I finally drag my sorry self into work and actually have a productive day. I don't want to be there, but I manage to clear out a backlog of releases. Plus, I win a Canon EF 50mm f/1.8 mark I lens on Ebay for $142. I've been after this lens for a while for infrared photography, but have not been successful at winning one for a price I'm willing to pay. This is a deal I'm happy with.

Okay, ray of sunshine interlude over. I come home and after a number of amusing events involving the kids and/or The Wife, I go the the pharmacy to pick up the Bug's prescription. When I get home, we discover it's an antifungal shampoo. The doctor specifically told The Wife the inflammation on his head wasn't a recurrence of the ringworm, that she was prescribing an antibiotic for bacterial infection. WTF? And of course it's Friday evening, so there's no way to get ahold of the doctor until Monday morning to figure out what the hell is going on with this prescription that's 180 degrees opposite of what we were told we were getting.

Right. At this point I quite unexpectedly learn that my estranged father just had surgery to remove a cancerous tumor from his lung.

Didn't see that one coming, did you? I'm all about the plot twist, see.

This is the same father who had the heart attack a couple of months ago and acted like he wanted to mend fences until he was actually released from the hospital, at which point he suddenly forgot all about it. The same father who, although I don't hate him, still provokes knotted muscles in my shoulder and back and elevated blood pressure in me whenever I hear his name. It doesn't help that this was sprung on me almost in ambush fashion. So now I'm at a loss for a proper course of action. How to navigate that fine line between rewarding bad behavior and clinging to a self-destructive bitterness?

I feel obliged to point out (this being something of an impassioned, ill-advised confessional, after all) that I do not harbor (much) bitterness directly attributable to our own tension-filled relationship. Father/eldest son conflicts are traditional, after all. If it weren't for that, the ancient Greeks would only be known for their comedies. No, my beef comes with the abysmal treatment he's inflicted on my mother, sister, youngest brother (middle brother too, probably, although I'm not privy to such information at this time), my mother-in-law, my daughters... well, pretty much everyone in my life that I care about, he's gone out of his way to be an ass to.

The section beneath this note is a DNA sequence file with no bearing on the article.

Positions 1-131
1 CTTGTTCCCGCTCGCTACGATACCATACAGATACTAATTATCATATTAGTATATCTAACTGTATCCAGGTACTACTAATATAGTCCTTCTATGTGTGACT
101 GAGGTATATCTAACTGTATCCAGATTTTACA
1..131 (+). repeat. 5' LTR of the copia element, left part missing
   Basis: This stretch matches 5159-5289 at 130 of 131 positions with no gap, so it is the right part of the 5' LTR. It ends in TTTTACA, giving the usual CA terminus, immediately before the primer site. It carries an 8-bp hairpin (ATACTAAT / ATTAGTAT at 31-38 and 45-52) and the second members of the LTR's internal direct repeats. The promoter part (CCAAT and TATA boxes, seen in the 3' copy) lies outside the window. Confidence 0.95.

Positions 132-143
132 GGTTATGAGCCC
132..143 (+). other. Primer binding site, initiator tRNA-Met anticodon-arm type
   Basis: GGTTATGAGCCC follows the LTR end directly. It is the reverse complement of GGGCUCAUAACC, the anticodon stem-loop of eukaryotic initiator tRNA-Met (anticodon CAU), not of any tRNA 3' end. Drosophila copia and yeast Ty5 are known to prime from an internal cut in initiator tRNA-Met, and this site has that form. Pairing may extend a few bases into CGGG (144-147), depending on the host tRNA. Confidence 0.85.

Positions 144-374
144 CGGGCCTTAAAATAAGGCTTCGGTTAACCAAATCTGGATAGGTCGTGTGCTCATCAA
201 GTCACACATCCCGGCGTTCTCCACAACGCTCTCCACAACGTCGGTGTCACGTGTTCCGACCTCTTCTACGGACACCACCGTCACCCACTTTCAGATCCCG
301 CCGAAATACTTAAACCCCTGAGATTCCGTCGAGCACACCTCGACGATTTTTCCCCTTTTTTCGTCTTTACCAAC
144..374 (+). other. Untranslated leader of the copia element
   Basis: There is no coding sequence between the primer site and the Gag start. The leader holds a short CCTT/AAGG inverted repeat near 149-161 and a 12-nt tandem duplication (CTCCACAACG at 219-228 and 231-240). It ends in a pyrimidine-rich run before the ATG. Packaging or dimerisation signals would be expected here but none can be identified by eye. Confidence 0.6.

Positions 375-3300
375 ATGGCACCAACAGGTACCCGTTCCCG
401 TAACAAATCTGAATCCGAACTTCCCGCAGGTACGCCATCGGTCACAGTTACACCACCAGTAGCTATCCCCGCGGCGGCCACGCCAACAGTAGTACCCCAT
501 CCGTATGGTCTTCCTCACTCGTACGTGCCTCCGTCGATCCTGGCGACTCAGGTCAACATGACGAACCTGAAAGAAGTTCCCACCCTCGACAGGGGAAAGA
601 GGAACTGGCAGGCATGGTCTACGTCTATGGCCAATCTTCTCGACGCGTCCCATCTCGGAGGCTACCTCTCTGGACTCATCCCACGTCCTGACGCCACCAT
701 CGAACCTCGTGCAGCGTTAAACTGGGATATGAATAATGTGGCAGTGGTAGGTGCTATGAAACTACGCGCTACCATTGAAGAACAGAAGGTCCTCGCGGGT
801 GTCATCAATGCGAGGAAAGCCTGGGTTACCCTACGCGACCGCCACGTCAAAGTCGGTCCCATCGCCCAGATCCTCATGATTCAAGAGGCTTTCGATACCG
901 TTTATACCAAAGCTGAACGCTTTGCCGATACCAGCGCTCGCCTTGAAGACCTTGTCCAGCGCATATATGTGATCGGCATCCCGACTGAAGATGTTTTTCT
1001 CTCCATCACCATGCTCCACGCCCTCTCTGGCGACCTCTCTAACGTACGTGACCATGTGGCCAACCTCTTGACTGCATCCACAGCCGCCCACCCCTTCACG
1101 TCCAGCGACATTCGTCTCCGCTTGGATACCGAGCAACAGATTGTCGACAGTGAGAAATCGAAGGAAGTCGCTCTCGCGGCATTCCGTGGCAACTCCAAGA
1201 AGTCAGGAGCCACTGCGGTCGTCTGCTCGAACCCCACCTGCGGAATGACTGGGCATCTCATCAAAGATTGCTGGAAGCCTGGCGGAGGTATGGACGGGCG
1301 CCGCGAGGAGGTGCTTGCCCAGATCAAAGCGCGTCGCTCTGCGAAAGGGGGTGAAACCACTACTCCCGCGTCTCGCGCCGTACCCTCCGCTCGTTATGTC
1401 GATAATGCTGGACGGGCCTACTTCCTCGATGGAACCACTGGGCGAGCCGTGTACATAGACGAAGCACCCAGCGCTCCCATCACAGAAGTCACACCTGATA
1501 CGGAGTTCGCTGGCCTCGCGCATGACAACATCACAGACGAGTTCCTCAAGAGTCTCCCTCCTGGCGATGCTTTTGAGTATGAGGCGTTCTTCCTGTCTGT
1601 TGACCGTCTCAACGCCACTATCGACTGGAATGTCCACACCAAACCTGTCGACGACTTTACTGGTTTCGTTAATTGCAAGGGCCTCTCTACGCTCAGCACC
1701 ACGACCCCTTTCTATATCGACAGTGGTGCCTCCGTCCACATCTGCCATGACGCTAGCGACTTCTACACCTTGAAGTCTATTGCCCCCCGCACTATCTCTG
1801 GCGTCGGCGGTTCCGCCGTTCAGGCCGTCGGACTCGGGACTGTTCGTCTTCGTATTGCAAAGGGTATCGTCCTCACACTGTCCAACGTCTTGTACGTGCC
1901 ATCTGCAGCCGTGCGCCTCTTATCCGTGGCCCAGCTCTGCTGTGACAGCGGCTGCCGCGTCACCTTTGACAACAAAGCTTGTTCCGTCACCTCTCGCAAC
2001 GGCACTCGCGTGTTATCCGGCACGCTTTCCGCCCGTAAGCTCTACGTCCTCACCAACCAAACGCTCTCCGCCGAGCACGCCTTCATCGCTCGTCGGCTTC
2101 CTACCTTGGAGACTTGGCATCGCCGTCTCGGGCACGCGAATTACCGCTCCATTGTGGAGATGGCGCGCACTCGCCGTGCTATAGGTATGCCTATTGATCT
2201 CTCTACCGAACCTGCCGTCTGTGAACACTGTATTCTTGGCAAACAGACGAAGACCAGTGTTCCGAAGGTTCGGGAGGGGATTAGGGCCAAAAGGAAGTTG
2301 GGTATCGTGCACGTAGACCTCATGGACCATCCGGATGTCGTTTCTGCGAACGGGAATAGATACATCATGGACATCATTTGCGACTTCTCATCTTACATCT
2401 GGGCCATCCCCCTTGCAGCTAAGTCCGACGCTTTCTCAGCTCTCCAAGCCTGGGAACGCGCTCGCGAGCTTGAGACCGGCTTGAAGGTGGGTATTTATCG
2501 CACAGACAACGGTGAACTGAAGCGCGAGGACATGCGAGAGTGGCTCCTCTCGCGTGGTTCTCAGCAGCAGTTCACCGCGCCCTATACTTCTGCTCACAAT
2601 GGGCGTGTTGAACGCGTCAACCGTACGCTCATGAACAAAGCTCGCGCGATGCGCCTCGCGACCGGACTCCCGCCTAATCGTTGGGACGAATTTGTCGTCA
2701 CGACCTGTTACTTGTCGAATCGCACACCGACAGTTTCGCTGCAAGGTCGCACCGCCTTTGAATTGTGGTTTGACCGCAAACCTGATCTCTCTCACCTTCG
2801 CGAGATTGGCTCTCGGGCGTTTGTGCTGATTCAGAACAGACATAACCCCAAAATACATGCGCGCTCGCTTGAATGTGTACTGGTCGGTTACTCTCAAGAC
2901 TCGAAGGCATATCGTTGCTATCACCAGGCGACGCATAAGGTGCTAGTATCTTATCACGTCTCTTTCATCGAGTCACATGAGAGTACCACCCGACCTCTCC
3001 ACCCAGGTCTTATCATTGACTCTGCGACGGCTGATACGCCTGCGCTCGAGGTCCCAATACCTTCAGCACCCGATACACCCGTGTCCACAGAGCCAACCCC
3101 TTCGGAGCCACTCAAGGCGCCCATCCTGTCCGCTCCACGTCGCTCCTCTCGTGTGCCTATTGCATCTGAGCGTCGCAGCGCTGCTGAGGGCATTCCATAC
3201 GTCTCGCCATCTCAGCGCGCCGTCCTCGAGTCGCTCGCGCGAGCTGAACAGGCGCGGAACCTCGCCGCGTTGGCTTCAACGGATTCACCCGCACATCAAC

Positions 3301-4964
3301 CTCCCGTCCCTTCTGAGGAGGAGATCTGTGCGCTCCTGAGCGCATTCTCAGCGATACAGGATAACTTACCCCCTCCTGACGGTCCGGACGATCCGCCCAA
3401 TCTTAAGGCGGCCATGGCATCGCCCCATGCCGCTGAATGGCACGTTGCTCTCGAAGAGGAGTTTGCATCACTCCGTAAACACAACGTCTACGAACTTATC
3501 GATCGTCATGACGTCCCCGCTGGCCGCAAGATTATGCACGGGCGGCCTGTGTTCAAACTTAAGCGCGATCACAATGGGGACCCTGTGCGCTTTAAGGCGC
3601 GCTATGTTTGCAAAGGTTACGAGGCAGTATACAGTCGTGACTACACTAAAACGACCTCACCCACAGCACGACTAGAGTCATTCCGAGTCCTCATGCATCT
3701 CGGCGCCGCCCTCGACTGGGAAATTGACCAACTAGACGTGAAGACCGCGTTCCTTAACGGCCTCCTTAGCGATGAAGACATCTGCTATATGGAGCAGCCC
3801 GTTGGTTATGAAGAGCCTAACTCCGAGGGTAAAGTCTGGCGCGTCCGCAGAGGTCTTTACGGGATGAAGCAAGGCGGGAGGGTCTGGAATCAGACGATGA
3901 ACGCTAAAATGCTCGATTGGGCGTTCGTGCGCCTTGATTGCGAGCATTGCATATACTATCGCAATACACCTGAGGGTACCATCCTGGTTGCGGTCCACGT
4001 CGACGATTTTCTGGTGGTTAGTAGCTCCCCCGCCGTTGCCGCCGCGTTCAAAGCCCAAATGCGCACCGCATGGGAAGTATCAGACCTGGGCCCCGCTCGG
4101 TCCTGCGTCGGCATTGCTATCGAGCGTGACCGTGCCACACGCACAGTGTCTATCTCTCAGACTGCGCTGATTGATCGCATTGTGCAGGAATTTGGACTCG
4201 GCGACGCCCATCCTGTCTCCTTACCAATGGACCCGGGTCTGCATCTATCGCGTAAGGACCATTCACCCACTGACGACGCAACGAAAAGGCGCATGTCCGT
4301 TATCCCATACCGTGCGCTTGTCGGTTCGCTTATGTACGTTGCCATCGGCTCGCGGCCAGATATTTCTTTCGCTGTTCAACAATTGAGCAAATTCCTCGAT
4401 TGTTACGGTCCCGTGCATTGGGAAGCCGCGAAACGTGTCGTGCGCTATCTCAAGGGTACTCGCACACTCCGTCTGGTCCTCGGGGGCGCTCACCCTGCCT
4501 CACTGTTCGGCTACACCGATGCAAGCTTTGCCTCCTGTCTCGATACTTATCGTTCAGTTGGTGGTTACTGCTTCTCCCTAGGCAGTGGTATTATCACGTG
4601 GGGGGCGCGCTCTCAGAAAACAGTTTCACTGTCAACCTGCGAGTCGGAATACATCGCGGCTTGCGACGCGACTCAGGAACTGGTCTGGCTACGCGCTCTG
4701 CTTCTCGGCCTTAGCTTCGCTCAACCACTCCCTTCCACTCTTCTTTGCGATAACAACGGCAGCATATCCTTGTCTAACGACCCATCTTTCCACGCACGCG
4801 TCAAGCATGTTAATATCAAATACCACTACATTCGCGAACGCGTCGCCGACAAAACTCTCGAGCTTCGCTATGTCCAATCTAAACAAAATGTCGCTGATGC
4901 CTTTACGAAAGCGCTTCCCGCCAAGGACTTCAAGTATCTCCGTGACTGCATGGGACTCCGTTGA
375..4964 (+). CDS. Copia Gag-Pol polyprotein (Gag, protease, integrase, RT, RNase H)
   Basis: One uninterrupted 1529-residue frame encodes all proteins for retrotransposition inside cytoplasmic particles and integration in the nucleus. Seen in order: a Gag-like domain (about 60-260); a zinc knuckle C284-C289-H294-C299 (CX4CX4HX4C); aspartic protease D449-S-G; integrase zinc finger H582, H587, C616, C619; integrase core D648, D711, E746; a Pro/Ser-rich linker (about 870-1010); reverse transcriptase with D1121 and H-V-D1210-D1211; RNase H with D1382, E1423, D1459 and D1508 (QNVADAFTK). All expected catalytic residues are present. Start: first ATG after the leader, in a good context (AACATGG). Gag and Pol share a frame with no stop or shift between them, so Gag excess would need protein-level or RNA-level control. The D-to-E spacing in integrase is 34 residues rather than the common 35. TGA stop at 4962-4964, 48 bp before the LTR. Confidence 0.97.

So... that was my day. How was yours?

Now Playing:

Friday Night Videos

It's late, so I won't bore you with my usual ramblings. Suffice to say that I've never been much of an Elton John fan. Most of his work just leaves me cold, but occasionally he puts out something that connects with me. This is one of them. It's got a cool video, too.

Previously on Friday Night Videos... Ashley MacIsaac.

Now Playing: Emerson, Lake & Palmer The Return of the Manticore

Monday, April 13, 2009

Marilyn Chambers 1952-2009

The wire services are reporting that Marilyn Chambers has died. Given time, I'm sure her career would've been referenced on Swingtown, but alas, that series was a victim of premature cancellation. Still, such notoriety cannot pass unacknowledged, so I present the following as a fitting tribute to her most famous film.

Now Playing: Earth, Wind & Fire The Eternal Dance

Friday, April 10, 2009

Friday Night Videos

Ashley MacIsaac may be a unstable loon, but his musical talent is undeniable. His instincts for fusing traditional fiddling with modern riffs and arrangements is spot-on. His version of the chestnut "Sleepy Maggie" is about 57 shades of awesome, and Mary Jane Lamond's Gaelic vocals are the cherry on top. Enjoy.

Previously on Friday Night Videos... Poison.

Now Playing: Clandestine The Ale is Dear

Wednesday, April 08, 2009

Insects up close

I inherited a manual Nikon 50mm AI-s lens from my late father-in-law, and have used it on my Canon with a reversing ring for a DIY macro lens. Recently, I added a Vivitar 2x telextender (which I got from my brother who wasn't using it) to the assembly, and have been pleased with the results. Yes, that fast 1.8 Nikon lens loses two stops and is much darker and slower with the telextender, but I'm able to get significantly larger magnifications with it. As long as I shoot in bright daylight, I can stop down to f/8 or even f/11 for a decent depth-of-field.


So, yeah, I've been playing with macro again. Took some shots in Columbus over the weekend, and yesterday ventured into the backyard after work. I'm generally pleased with the results. At these magnifications, there's some blur due to camera shake, but it's not terribly visible unless the images are blown up quite large. Once I actually get a real macro lens, with autofocus and perhaps built-in image stablization to control camera shake, I might be able to do some real damage.